MEXICO CITY — In Mexico’s messy casino industry, survival isn’t easy. The nation’s gaming laws are masterpieces of ambiguity, rivals use dubious legal tactics to undercut foes and chicanery is a practiced art.
Despite all that, a Colorado-based group that operates six casinos in Mexico has become a significant player. U.S.-owned Exciting Games runs the largest casino in greater Mexico City, and it has hopes of expanding.
President Gordon Burr, a former investment banker, says lax regulation is a challenge but that an even bigger worry is an ongoing battle with a rival who wants him out of business. Burr says the rival orchestrated a media campaign to make it falsely look as though his company had won last-minute favors from the previous government.
Burr and his four partners got into Mexican gaming in its early days, and their showcase Kash casino in Naucalpan, a Mexico City bedroom community, opened its doors in 2006. The casino has 830 slot machines and a sports-betting site, as well as a restaurant and live music venue.
Other casinos followed: two more in Mexico City and smaller casinos in Villahermosa, Puebla and Cuernavaca.
Strolling through Kash, Burr takes pride in the heavy security, tight enough that Mexicans feel safe dropping off older or physically challenged relatives to sit by the gaming floor and watch the kaleidoscope of lights. The casino has only electronic games, no live table poker or roulette.
Burr and his fellow U.S. investors plunged into Mexico thinking that the big global gaming companies – based in Las Vegas, Macau and Singapore – might come in later, perhaps even buying their business.
But the big Vegas boys have been spooked by the lack of clear gaming laws.
“Things are not as black and white in Mexico as far as interpretation of the law,” Burr said. “The regulations need to be tightened up.”
Burr, 63, worked in banking until he was in his 30s, then moved into private equity, he said. He and an eventual partner, John E. Conley, later met the son of a Louisiana entrepreneur, Leandrus “Lee” J. Young, a pioneer in gaming in Mexico.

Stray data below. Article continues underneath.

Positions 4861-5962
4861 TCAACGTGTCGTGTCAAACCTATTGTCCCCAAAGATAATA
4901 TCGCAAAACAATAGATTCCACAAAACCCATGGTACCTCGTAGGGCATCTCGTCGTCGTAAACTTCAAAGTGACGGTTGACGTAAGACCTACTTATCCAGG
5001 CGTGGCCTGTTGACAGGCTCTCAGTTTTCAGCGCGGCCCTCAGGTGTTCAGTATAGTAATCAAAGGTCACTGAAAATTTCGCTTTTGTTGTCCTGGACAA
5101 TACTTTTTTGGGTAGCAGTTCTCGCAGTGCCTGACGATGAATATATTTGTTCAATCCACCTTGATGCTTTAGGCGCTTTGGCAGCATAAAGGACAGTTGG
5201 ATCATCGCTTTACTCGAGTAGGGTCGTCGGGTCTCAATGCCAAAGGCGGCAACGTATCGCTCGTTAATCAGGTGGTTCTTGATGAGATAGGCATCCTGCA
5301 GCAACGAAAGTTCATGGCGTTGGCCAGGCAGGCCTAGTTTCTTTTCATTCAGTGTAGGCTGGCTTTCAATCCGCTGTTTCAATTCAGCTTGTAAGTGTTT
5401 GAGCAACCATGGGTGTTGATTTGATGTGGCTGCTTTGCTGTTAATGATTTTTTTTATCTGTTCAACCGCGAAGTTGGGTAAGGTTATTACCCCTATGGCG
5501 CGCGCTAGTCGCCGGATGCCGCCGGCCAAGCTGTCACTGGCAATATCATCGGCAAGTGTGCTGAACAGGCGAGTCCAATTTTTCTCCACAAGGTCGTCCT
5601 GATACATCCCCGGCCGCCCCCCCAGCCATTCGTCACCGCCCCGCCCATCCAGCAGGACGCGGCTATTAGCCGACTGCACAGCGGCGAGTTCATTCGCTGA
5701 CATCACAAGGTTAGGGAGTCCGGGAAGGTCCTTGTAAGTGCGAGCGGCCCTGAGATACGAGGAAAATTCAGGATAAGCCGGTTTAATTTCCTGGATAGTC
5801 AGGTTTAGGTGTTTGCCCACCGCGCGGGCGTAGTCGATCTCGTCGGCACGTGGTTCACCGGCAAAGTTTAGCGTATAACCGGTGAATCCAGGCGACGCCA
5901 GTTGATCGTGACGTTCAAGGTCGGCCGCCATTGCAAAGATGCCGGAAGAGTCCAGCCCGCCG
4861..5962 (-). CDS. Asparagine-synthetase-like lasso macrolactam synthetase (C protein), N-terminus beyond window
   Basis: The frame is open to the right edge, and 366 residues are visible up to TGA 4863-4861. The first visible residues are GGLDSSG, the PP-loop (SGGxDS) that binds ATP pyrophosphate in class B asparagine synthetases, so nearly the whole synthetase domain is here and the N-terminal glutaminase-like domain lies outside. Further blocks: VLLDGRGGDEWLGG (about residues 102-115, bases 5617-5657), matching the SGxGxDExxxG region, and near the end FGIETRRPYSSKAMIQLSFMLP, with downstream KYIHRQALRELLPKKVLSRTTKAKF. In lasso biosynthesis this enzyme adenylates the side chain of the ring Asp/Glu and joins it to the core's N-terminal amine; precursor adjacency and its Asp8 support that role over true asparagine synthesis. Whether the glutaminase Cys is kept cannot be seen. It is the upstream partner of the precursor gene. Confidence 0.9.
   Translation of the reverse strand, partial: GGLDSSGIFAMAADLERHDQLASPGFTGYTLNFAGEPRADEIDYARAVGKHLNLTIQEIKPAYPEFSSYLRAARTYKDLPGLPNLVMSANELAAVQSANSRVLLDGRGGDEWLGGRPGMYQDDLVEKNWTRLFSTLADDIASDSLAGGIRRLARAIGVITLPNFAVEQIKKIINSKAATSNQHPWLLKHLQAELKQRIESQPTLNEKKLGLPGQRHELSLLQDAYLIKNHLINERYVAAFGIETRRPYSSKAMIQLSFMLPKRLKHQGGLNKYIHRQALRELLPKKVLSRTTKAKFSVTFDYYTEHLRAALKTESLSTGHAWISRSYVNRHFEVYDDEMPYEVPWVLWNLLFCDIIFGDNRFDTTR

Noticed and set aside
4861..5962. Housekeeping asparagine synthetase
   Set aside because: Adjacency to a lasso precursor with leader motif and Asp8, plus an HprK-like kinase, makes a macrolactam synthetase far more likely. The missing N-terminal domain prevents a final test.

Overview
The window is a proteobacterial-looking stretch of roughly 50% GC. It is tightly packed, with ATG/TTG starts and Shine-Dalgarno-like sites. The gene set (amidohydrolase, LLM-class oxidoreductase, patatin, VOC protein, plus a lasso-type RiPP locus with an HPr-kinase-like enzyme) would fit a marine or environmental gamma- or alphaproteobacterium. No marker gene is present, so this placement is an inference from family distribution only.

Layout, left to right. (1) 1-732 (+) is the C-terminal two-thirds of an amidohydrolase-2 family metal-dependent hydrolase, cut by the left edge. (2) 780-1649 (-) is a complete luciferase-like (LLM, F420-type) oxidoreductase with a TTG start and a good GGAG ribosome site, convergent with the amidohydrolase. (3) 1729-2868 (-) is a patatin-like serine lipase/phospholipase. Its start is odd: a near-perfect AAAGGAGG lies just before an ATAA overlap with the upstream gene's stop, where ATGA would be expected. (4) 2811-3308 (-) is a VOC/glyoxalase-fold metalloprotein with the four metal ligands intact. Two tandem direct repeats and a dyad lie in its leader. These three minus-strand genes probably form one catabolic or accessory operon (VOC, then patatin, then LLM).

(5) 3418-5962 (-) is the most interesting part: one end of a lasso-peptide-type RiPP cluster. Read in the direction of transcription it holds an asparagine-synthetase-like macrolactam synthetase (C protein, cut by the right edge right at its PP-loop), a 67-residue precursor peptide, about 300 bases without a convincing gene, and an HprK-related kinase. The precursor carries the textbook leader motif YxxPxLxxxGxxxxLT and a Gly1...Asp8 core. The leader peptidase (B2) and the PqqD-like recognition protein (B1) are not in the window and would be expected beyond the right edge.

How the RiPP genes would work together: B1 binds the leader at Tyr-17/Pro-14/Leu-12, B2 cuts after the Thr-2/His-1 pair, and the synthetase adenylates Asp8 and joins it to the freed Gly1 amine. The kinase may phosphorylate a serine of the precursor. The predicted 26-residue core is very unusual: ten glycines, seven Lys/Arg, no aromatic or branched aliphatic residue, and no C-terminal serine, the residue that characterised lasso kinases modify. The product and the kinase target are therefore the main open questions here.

Burr and Conley, who already had business experience in Mexico, studied Young’s Bella Vista casino in Monterrey in 2005 and came away struck by the potential, unaware that Young would soon be forced out of the business.
They plopped down a total of $12.5 million to operate under a gaming permit controlled by Young’s partner, and started building the Kash casino off a busy highway in Naucalpan.
“We didn’t market it,” Burr said. “We thought we were going to open the doors and be as successful as Lee Young was.”
That didn’t quite happen. Competition was getting fierce. But they kept building, three casinos in 2006 and more in later years.
Exciting Games is overshadowed by several bigger players, including the PlayCity chain owned by the Televisa conglomerate, and Caliente, the chain of Jorge Hank Rhon, a former Tijuana mayor and veteran of several run-ins with the law.
Burr said Exciting Games had operated within the law despite the legal chaos surrounding gaming: “We’ve stressed with all of our management team that this is to be run like a U.S. company.”
Still, they’ve watched with dismay at the explosion of casinos, many operating without federal permits but protected by judicial injunctions.
“The country has too many casinos,” Burr said.
“They are illegal,” Conley interjected, referring to pirate operators.
The two think that their management team and their 1,000 or employees are better trained than competitors’ are, but they’ve tabled plans to expand.
“We were prepared to invest as much as $50 million,” Burr said. “We’d like to expand our operations and do some hotel and casino operations together.”